Defeating procrastination is easier said than done, even more so when you not feeling motivated, so here are some practical tips that you can implement immediately.

Determine how much time a task will take to accomplish. Don’t fool yourself into thinking a job will take less time than is realistic to expect, and don’t try to trick yourself into thinking you can multitask during this time slot; that will drag out your work and interfere with your time frame. Just determine the exact duration of each task, accounting for a few minutes more. Knowing that a job has a finite period can provide relief from anxiety and burnout.

Distract yourself to a certain point. While multitasking is usually not productive, sometimes the issue is merely getting started. You can trick your brain into finding the motivation to take that initial step if you negotiate a tradeoff, a practice known as “temptation bundling,” a term coined by information management researcher Katherine Milkman. For example, you may give in partially to your desire to watch your favorite TV show if it means you’ll simultaneously take the first step towards completing a task while you have the TV on in the background. As you get more absorbed in the task at hand, you can minimize distractions and feel secure in the knowledge that you at least got started.

Be aware of the fan effect, which occurs when you have too many things to keep track of, resulting in chaos and then procrastination. The longer you procrastinate, the more vicious the cycle becomes. One solution to the fan effect is organization. Give a name to the source of your anxiety by writing down your tasks in a to-do list format. Then, prioritize those functions based on time, starting with the more extended and complicated ones.

Break up larger tasks into smaller, more manageable tasks. Chunking is a technique that works wonders for initiating a project and following through. You can also take pride in the milestones you’ve achieved along the way, instead of feeling guilty about the task not yet finished. Instead, reorient your thinking and redefine success to mean the completion of a manageable sub-task. Merely the physical act of crossing sub-tasks off a list is mentally relieving and a good exercise that will keep you motivated.

Don’t feed your procrastination with excessive preparation. Recognize that those who are prone to procrastination may also be more prone to actively seeking out distractions. You may be tempted to believe that accomplishing a task involves planning, list-making, calendaring, and writing down every little detail. While useful to some extent, these activities may be merely functioning to help you unconsciously escape your fears. Moreover, excessive preparation can exhaust you and use up the internal resources more productively directed at the task at hand.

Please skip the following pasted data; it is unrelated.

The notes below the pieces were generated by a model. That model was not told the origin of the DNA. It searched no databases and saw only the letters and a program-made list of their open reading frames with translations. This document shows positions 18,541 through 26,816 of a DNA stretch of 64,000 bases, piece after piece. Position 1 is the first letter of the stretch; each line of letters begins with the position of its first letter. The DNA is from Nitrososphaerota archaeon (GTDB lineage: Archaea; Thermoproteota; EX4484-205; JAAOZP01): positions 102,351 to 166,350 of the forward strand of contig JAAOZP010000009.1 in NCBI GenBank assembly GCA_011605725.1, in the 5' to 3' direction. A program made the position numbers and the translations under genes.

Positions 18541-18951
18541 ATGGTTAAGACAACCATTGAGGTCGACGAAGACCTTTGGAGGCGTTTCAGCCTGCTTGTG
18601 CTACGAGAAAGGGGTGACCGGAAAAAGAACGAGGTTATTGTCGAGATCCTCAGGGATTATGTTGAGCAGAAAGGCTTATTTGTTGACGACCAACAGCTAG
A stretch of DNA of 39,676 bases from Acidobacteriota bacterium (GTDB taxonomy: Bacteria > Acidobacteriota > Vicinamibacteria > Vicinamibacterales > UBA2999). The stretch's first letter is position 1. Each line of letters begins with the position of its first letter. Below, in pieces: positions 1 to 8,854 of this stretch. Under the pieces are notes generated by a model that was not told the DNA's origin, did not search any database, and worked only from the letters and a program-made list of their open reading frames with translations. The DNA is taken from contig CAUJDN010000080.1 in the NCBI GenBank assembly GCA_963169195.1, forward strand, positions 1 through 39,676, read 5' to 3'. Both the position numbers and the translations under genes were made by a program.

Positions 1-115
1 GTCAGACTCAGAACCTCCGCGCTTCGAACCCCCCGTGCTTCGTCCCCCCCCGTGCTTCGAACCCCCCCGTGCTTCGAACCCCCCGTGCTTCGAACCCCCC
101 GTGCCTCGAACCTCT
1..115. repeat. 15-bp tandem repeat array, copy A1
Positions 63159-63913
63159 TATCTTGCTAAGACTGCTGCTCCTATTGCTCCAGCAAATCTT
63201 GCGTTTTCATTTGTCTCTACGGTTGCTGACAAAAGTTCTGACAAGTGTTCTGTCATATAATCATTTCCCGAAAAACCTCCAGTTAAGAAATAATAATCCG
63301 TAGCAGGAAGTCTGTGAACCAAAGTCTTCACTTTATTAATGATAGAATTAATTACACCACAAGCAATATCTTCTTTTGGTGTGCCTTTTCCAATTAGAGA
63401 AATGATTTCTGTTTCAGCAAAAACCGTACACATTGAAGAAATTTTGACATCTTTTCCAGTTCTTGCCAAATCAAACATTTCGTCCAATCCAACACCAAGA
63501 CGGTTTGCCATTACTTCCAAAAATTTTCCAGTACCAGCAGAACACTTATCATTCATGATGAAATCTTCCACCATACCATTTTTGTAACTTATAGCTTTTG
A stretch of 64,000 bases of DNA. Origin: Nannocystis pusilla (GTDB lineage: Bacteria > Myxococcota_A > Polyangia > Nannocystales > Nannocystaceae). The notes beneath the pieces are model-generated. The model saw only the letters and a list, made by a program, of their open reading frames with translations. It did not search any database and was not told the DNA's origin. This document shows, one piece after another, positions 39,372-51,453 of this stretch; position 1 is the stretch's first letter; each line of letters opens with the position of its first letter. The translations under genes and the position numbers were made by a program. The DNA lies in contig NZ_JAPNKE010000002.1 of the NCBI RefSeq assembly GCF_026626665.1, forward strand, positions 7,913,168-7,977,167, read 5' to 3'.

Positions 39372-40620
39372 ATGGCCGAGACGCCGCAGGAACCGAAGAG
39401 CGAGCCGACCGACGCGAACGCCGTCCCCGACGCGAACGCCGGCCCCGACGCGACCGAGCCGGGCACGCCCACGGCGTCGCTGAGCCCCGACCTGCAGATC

Meditate on your fears. Associated feelings of fear and anxiety can prevent you from making that initial first step towards the completion of your task. Instead of engaging in distractions that facilitate escapism from your worries, practice openly accepting and meditating on your fears. Plan to set aside one full minute to clear your mind completely, quietly allowing and observing negative feelings, such as burnout, anxiety, guilt or worry. Relax, and then, once your minute is up, calmly direct your focus to your task. The goal is to raise your comfort level to the point that taking the first step is more achievable.

If all else fails, just get to it. No matter what your mind says or how your body feels, just pick yourself up and force yourself to perform the task at the moment. This technique may involve getting up and placing one foot after another as you walk to the laundry room to fold your clothes, for example. Often, the worry and pain associated with procrastination are more intense than those same feelings as they relate to the action itself.

Procrastinators often seek to minimize their anxiety via distractions and delays. If you find yourself unconsciously manufacturing these distractions for yourself, consider that the root of procrastination is anxiety. Implement the above tips to overcome anxiety and to enjoy a productive approach to task completion.

What do you think of these solutions? Or better yet, what are the solutions you have found to deal with your own procrastination? Let me know in the comments below.